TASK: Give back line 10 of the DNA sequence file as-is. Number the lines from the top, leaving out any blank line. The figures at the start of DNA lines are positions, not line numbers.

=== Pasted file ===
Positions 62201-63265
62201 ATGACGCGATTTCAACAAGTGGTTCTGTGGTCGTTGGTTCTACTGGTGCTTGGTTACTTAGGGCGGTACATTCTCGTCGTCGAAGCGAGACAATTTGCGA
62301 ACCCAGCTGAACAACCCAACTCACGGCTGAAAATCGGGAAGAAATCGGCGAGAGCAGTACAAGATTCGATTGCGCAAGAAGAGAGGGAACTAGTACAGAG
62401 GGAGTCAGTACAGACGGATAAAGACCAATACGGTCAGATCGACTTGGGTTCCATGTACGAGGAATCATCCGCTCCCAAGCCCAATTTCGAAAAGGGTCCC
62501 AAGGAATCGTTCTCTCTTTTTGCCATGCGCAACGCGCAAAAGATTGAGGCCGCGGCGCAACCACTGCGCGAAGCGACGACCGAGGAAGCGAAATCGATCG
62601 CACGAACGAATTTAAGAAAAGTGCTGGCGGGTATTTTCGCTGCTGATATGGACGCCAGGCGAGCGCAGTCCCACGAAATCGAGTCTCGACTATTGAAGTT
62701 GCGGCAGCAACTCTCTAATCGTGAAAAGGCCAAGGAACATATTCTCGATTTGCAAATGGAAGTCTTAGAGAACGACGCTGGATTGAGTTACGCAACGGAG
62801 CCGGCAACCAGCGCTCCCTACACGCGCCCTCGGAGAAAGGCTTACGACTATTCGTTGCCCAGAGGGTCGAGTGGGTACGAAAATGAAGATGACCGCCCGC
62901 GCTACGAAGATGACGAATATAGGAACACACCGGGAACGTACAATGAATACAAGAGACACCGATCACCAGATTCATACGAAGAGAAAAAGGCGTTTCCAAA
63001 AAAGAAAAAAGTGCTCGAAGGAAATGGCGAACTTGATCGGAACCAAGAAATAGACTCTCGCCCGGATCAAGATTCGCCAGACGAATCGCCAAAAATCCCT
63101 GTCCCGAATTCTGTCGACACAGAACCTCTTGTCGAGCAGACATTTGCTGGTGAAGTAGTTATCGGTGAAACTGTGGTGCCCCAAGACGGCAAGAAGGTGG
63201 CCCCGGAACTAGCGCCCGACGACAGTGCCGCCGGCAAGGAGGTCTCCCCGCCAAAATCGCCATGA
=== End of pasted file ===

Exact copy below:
63001 AAAGAAAAAAGTGCTCGAAGGAAATGGCGAACTTGATCGGAACCAAGAAATAGACTCTCGCCCGGATCAAGATTCGCCAGACGAATCGCCAAAAATCCCT